In ART

March 7 – June 7

Mona Saudi is a sculptor who lives and breathes her Middle-Eastern heritage. One of the very few Arab women artists to pursue sculpture, her achievements make her an important figure in the history of Arab art. She has lived through times of great political turmoil during the Lebanese Civil War in Beirut and strongly aligned herself with the Palestinian cause, and yet her artworks feel timeless, serene and distanced from worldly concerns. A survey of her work opens in March at the Sharjah Art Museum, curated by Hoor Al Qasimi and organized by the Sharjah Art Foundation.

When you come face to face with a sculpture by Mona Saudi, whether it is on the monumental scale of Spiritual Geometry outside the Institut du Monde Arabe in Paris or a more intimate piece such as Growth, you are immediately struck by the ease with which the artist has worked with her material. Saudi revels in finding different forms of natural stone from the Middle East: black diorite from Syria, alabaster from Yemen and from her native Jordan pink limestone from Irbid and the distinctive, signature green stone, Jordanian Jade.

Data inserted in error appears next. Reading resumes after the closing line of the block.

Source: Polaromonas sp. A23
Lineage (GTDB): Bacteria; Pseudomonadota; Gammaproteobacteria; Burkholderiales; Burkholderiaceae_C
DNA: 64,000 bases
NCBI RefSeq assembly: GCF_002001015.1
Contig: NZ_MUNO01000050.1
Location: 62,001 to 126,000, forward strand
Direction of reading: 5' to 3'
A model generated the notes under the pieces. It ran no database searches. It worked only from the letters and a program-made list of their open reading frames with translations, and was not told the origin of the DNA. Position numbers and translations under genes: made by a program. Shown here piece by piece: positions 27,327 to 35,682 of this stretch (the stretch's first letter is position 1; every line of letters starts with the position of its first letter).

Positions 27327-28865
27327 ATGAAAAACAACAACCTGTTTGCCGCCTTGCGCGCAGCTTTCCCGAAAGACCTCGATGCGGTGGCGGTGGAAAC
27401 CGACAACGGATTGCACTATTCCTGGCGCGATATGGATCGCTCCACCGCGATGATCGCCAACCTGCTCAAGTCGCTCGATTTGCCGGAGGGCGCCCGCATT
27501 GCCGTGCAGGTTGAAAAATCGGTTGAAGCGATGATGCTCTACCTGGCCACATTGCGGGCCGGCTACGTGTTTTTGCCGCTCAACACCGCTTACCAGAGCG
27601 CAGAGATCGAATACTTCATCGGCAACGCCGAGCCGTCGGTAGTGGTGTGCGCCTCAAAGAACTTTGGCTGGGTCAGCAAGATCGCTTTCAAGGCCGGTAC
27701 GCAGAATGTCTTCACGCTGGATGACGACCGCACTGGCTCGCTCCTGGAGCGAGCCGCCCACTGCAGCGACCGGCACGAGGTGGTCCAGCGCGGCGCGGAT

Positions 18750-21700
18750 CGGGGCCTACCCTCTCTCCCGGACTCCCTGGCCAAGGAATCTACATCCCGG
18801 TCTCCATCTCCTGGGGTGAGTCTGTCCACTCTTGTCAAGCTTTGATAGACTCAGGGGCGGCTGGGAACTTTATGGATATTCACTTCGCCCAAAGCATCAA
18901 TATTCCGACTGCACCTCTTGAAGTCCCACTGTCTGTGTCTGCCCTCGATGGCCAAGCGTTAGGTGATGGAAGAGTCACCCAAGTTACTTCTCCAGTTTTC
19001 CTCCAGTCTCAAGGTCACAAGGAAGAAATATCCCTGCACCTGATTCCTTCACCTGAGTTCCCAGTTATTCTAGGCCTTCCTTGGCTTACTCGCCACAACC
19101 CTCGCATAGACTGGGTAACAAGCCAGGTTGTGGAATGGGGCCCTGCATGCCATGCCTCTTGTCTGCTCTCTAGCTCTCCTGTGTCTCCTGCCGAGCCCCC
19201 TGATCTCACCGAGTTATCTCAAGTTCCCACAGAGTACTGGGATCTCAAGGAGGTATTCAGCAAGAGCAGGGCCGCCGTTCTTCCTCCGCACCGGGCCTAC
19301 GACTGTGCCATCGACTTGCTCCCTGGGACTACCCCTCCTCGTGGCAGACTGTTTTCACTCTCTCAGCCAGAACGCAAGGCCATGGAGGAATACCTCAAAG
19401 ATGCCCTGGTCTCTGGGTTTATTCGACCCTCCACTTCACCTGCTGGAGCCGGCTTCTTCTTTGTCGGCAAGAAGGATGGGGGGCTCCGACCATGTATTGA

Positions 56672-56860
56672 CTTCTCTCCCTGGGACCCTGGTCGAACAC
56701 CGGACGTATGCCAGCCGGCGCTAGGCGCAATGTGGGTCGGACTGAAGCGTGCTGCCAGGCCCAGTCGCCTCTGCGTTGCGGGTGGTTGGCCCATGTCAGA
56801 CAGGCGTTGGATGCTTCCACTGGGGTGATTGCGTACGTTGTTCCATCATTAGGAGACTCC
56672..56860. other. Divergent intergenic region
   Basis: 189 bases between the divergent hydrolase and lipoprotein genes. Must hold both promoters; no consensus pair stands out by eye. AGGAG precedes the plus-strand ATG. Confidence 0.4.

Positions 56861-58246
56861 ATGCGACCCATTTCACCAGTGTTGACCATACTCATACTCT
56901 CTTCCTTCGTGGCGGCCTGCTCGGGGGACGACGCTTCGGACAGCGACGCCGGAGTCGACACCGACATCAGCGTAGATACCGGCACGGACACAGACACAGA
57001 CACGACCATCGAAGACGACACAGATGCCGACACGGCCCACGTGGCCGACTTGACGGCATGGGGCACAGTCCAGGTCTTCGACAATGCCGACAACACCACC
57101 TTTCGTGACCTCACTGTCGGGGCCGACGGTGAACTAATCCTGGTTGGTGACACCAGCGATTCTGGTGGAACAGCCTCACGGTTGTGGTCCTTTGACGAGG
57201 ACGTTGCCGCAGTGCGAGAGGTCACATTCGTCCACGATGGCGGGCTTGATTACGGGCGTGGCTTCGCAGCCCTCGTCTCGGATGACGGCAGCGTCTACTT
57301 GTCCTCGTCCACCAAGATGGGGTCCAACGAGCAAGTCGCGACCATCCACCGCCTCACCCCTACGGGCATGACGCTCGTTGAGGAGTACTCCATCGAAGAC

Saudi writes: “Sculpture is a pure exploration of form, an endless process of research and creation where the variations are infinite.” Always starting with basic shapes, the square, circle, cylinder, rectangle, she goes on to give them movement, a life of their own – either repeating their forms, varying their depths or heights or cutting them across one another to create new, graceful compositions. In the exhibition paintings, drawings and other works on paper inspired by the poetry of Mahmoud Darwish and Adonis enhance an appreciation of her signature sculptures.


Featured image: Mona Saudi , Mother and Child, 1981, Marble, 43 x 24.5 x 20.5 cm , Base diameter 40 cm , Sharjah Art Foundation Collection

A version of this article appeared in print in Selections, Curriculum Vitae #44, pages 26-27.

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